New York, NY—March 18, 2009—A new article published in The Milbank Quarterly explores how food prices can affect weight outcomes, revealing that pricing interventions can have a significant effect on obesity rates. This article is part of the March special issue, which includes eleven articles focusing on the topic of obesity.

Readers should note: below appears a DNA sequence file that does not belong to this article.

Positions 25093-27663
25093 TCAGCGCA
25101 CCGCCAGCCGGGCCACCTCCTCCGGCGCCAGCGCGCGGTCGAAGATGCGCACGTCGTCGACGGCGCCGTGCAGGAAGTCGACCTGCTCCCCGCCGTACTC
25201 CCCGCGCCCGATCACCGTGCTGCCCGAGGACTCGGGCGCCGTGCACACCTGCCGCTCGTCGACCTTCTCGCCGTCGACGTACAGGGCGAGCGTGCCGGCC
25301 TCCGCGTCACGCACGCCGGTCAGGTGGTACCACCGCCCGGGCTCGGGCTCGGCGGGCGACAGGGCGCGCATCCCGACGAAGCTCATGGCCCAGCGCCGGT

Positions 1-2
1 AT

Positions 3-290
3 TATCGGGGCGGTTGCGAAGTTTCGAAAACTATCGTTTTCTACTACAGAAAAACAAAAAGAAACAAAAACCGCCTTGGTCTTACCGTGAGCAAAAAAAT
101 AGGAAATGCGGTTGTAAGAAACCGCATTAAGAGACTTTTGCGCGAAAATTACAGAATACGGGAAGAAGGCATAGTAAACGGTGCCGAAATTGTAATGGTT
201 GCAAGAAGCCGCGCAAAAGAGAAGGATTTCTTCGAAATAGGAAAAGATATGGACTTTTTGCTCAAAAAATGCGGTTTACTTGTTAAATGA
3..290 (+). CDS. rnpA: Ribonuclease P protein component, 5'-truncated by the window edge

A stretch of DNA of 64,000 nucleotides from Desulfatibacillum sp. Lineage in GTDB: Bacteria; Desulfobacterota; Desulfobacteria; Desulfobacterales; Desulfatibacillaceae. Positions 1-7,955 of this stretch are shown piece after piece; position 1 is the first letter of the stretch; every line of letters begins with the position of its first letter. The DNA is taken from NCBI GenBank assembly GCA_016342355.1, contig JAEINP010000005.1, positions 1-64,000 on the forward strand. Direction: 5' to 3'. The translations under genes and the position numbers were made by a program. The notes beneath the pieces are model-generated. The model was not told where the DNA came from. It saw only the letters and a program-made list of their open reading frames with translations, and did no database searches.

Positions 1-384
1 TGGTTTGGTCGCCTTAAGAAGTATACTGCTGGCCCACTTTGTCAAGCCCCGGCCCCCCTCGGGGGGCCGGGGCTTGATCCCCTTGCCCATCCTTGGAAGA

Raising the prices of less healthy foods (e.g., fast foods and sugary products) and lowering the prices of healthier foods (e.g., fruits and vegetables) are associated with lower body weight and lesser likelihood of obesity. Children and adolescents, the poor, and those already at a higher weight are most responsive to these changes in prices.

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